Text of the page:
Familiar Face Returns As Mitsubishi's North American Boss

familiar face returns as mitsubishis north american boss

One day, perhaps even one day this year ( …or next!), Mitsubishi will have a new model to show off to Americans, and when that time comes there’ll be a new top boss performing the unveiling.

Fred Diaz is out as CEO of Mitsubishi Motors North America, the automaker announced Thursday, replaced by someone who knows the job fairly well. He’s had it before.

Yoichi Yokozawa (on the left in the above photo) was named president and CEO of MMNA in Diaz’s absence, but he’ll have to wait until “travel restrictions are removed” in order to formally occupy the role, Mitsubishi said. In the meantime, Chief Operating Officer Mark Chaffin steps into the interim CEO role, effective immediately.

The automaker did not waste digital ink outlining the nature of Diaz’s departure. The former top boss accepted the role in April of 2018.

For Yokozawa, a 22-year company veteran, it’s something of a homecoming. Yokozawa previously held the position of MMNA CEO from 2011 to 2014. Those were lean times for the automaker in America — after bottoming out during the recession, Mitsu’s U.S. volume remained in the five-figure category until 2016, when it finally crested the 100,000 mark.

The automaker’s annual U.S. tally of 121,046 vehicles sold in 2019 was its best showing since 2007, though a far cry from the 300,000-plus vehicles offloaded each year from 2000 to 2002. Mitsu’s inclusion in the still-rocky Renault-Nissan alliance has afforded the automaker a future, however, via access to the platforms and technology it’ll need to stay competitive in a decade of flux.

“Yoichi is an experienced team player, and his global background and previous North American experience will serve him well as he leads the MMNA organization forward,” said Guillaume Cartier, Mitsubishi Motors’ senior vice president responsible for Global Marketing and Sales.

“We are grateful to Fred for his accomplishments and commitment to Mitsubishi Motors. He steered the company to sales successes in a challenging U.S. market, built a strong leadership team, strengthened the U.S. dealer partner network, and laid the foundation for the future of a successful Mitsubishi Motors in the United States.”

[Image: Mitsubishi Motors]

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  • Jeff S Jeff S on Mar 27, 2020

    Mitsubishi needs to come out with a true compact pickup even if it shares a platform with one of their crossovers. Make it small, not too tall, basic, and affordable. How about pricing it just below 19k and make it available in a few basic colors like white, black, and silver with few options and offer a gray interior instead of black. Make it 2 wheel drive and have a basic 3 or 4 cylinder with a manual transmission and optional 4 or 5 speed auto. Don't offer few electronic nannies except what is required by law and offer a basic radio with Smart Phone and I-Phone connectivity. At the very least offer a extended cab with a rear seat delete, no carpet. Keep it simple and even if is assembled in Mexico to keep the cost low. Call it the Mini Max if they don't want to use the Mighty Max name. Many delivery services, service industries, and auto parts delivery would buy an inexpensive and small pickup.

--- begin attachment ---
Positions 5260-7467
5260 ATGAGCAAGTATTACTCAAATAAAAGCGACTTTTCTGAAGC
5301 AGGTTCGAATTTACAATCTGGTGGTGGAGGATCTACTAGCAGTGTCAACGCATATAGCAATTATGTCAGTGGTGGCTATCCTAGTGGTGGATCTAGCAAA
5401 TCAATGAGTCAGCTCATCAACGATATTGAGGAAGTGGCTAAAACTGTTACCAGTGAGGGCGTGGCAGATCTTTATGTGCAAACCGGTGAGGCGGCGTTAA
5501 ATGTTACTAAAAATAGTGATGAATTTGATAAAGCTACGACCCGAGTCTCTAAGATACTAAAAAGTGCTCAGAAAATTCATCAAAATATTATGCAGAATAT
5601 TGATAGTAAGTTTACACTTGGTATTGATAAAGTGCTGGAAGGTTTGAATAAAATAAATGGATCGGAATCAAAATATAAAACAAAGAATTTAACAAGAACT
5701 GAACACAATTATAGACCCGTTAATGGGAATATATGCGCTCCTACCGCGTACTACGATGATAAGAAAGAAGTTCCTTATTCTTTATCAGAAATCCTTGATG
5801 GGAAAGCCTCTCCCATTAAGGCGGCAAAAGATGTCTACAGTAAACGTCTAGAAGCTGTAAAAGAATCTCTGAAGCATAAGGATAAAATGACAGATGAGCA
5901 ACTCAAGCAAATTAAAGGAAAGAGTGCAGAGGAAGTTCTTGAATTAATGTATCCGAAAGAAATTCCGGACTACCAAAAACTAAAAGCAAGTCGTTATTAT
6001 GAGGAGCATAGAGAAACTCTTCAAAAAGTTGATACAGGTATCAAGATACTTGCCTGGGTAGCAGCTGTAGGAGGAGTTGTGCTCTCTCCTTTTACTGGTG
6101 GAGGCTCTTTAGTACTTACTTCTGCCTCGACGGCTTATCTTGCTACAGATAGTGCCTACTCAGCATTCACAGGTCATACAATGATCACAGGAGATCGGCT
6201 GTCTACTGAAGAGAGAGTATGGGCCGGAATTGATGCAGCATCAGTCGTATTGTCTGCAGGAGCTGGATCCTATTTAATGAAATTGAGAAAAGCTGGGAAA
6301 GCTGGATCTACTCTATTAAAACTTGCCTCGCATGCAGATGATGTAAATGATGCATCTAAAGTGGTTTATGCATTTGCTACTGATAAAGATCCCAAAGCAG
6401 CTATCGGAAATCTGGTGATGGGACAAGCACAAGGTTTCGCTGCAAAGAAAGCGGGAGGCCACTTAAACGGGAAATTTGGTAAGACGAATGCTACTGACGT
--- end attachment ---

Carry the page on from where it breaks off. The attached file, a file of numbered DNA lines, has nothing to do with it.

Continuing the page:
• Jeff S Jeff S on Mar 27, 2020

    I mean offer few if any electronic nannies except what is required by law.

  • Dennis Howerton Nice article, Cory. Makes me wish I had bought Festivas when they were being produced. Kia made them until the line was discontinued, but Kia evidently used some of the technology to make the Rio. Pictures of the interior look a lot like my Rio's interior, and the 1.5 liter engine is from Mazda while Ford made the automatic transmission in the used 2002 Rio I've been driving since 2006. I might add the Rio is also an excellent subcompact people mover.
  • Sgeffe Bronco looks with JLR “reliability!”What’s not to like?!
  • FreedMike Back in the '70s, the one thing keeping consumers from buying more Datsuns was styling - these guys were bringing over some of the ugliest product imaginable. Remember the F10? As hard as I try to blot that rolling aberration from my memory, it comes back. So the name change to Nissan made sense, and happened right as they started bringing over good-looking product (like the Maxima that will be featured in this series). They made a pretty clean break.
  • Flowerplough Liability - Autonomous vehicles must be programmed to make life-ending decisions, and who wants to risk that? Hit the moose or dive into the steep grassy ditch? Ram the sudden pile up that is occurring mere feet in front of the bumper or scan the oncoming lane and swing left? Ram the rogue machine that suddenly swung into my lane, head on, or hop up onto the sidewalk and maybe bump a pedestrian? With no driver involved, Ford/Volkswagen or GM or whomever will bear full responsibility and, in America, be ambulance-chaser sued into bankruptcy and extinction in well under a decade. Or maybe the yuge corporations will get special, good-faith, immunity laws, nation-wide? Yeah, that's the ticket.
  • FreedMike It's not that consumers wouldn't want this tech in theory - I think they would. Honestly, the idea of a car that can take over the truly tedious driving stuff that drives me bonkers - like sitting in traffic - appeals to me. But there's no way I'd put my property and my life in the hands of tech that's clearly not ready for prime time, and neither would the majority of other drivers. If they want this tech to sell, they need to get it right.